So just when you think you know it all, something comes along to remind you that learning is a life-long pursuit. For Pertrain Pen it was the word Asynchronous.
Pertrain has been writing training materials for well over 30 years. We have been developing eLearning packages for nearly a decade. But in all this time it never occurred to us to define what we do in terms of synchronous or asynchronous learning.
So what is synchronous learning?
A learning tool that allows students and trainers to ask and answer questions immediately, is synchronous. Students undertake training at the same time. Examples include face to face training, live chats and videoconferencing.
What is asynchronous learning?
Asynchronous learning, on the other hand takes place in the students own time, with students completing the training on their own. Information is shared via the web, emails or messages posted on community forums.
Both types of learning have advantages and disadvantages.
- Interaction, sharing ideas and working out problems together
- Instant feedback
- All participants receive the same information at the same time
- Competition can be a great motivator.
- Presented at preset times that may not suit each learner due to international time differences, work schedules, responsibilities at home, etc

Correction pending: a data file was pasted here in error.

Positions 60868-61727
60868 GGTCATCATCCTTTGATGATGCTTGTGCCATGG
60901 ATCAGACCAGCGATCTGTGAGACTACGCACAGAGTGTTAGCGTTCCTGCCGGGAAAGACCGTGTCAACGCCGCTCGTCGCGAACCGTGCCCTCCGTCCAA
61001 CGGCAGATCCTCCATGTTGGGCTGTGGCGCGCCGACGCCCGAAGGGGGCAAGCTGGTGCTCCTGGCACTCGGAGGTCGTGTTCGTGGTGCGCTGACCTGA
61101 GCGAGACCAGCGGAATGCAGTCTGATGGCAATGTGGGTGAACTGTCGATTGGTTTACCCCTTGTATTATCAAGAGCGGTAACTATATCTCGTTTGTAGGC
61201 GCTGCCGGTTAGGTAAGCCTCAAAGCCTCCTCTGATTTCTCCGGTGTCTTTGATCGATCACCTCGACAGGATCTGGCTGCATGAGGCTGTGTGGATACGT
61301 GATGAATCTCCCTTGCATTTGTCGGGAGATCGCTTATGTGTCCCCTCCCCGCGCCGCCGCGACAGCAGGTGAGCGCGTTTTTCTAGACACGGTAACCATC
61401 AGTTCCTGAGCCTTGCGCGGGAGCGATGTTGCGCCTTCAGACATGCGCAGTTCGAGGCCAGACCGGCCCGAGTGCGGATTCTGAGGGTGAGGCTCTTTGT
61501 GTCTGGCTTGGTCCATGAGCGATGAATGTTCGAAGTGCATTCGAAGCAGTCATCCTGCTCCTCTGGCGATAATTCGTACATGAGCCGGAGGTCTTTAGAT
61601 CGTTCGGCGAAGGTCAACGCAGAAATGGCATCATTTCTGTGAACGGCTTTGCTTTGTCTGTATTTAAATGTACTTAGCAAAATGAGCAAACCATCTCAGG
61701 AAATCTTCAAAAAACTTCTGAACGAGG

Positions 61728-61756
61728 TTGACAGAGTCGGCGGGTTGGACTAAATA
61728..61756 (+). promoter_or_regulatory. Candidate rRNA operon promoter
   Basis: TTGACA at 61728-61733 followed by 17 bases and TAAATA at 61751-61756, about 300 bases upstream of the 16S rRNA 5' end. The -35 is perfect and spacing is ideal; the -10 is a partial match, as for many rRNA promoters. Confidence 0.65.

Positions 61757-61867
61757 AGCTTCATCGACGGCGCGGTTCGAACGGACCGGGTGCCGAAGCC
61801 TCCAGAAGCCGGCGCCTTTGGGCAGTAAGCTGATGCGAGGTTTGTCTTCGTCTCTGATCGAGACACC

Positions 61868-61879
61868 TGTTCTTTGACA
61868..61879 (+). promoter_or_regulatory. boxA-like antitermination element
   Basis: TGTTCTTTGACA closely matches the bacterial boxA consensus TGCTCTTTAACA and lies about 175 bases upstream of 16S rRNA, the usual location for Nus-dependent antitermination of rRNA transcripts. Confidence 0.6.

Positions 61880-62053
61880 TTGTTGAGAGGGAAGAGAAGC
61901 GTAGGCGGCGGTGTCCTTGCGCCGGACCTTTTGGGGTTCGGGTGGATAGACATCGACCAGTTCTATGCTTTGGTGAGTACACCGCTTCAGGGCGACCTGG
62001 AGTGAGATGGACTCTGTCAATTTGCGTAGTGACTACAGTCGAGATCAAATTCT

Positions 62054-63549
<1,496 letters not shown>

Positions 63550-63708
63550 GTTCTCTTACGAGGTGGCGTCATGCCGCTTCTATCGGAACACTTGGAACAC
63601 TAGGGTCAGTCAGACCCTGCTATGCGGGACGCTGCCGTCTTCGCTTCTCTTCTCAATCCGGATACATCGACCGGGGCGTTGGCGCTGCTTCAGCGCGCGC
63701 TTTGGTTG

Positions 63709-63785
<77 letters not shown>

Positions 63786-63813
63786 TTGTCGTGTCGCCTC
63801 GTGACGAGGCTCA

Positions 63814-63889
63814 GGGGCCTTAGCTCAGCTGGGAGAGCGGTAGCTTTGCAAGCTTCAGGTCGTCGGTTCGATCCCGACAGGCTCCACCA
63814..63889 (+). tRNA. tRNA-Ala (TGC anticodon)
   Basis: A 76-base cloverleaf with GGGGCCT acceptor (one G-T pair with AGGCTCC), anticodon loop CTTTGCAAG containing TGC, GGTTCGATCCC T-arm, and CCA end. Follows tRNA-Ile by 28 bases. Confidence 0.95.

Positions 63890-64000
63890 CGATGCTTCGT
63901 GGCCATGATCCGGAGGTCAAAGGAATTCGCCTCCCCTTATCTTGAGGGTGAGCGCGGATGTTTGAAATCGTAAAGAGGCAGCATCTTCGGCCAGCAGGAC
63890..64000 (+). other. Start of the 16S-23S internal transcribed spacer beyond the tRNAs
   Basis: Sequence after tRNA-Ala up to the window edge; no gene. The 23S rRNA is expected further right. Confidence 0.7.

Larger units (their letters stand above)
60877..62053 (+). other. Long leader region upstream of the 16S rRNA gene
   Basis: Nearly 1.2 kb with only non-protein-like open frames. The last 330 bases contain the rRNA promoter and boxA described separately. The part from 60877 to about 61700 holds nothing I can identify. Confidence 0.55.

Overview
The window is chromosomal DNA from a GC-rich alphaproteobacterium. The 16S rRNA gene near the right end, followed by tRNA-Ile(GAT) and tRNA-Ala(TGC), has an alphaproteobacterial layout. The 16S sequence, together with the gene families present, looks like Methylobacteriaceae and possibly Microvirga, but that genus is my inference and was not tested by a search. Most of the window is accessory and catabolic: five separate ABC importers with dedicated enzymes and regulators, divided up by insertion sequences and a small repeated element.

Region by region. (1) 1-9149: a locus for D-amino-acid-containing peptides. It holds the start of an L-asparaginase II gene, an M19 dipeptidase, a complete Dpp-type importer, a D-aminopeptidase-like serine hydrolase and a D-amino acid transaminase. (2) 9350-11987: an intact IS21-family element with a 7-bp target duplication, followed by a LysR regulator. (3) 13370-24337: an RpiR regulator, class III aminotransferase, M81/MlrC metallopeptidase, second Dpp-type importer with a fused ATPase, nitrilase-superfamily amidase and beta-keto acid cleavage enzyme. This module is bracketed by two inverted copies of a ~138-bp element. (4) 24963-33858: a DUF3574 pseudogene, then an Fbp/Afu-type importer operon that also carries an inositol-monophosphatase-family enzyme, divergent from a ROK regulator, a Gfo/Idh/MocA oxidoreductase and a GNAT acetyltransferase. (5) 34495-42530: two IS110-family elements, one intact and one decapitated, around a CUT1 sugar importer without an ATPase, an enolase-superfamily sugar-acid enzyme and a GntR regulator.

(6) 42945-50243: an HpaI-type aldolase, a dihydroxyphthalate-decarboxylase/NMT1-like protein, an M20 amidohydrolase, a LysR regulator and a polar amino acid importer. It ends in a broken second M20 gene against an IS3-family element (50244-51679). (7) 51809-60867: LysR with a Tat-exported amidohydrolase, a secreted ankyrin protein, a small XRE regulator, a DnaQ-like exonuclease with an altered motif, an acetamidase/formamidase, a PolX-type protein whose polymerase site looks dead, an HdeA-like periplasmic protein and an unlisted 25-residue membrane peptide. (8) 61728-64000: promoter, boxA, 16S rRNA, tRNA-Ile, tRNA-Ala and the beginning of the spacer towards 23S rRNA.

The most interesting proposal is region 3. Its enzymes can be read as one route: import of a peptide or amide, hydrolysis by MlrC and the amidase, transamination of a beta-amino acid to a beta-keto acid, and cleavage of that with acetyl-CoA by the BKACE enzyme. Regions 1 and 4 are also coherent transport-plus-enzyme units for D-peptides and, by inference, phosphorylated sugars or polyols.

- Information is presented to suit the majority of students and may not suit all learning types
- Cost, e.g. classroom hire, travel and accommodation expenses, etc.
- Flexible – students can undertake learning at a time and place to suit them
- Can be undertaken at students own pace
- Is tailored to the individual’s learning needs
- People tend to reveal more and form better ideas when they can prepare before responding and when the format has a measure of anonymity.
- Delayed feedback means that errors can be compounded
- Limited encouragement for learners who are not motivated to learn
- Learners must have access to their own resources, e.g. computer, internet, etc.
Obviously, the most effective training would include a combination of both asynchronous and synchronous learning, in other words blended learning – but that is a whole other blog.
Andriotis, N. Online Learning Vs Traditional Formats, eLearning Learning, 2016, http://www.elearninglearning.com/asynchronous/authoring-tools/interactive/?open-article-id=5534270&article-title=online-learning-vs-traditional-formats–the-big-4-benefits-of-elearning&blog-domain=efrontlearning.net&blog-title=efront
CommLab India, eLearning Learning, 2016, http://www.elearninglearning.com/asynchronous/authoring-tools/interactive/?open-article-id=5441447&article-title=synchronous-and-asynchronous-learning–benefits-and-limitations&blog-domain=commlabindia.com&blog-title=commlab-india
Origin Learning, eLearning Learning, 2015, http://www.elearninglearning.com/asynchronous/authoring-tools/interactive/?open-article-id=3369895&article-title=10-ways-elearning-maximizes-roi&blog-domain=originlearning.com&blog-title=origin-learning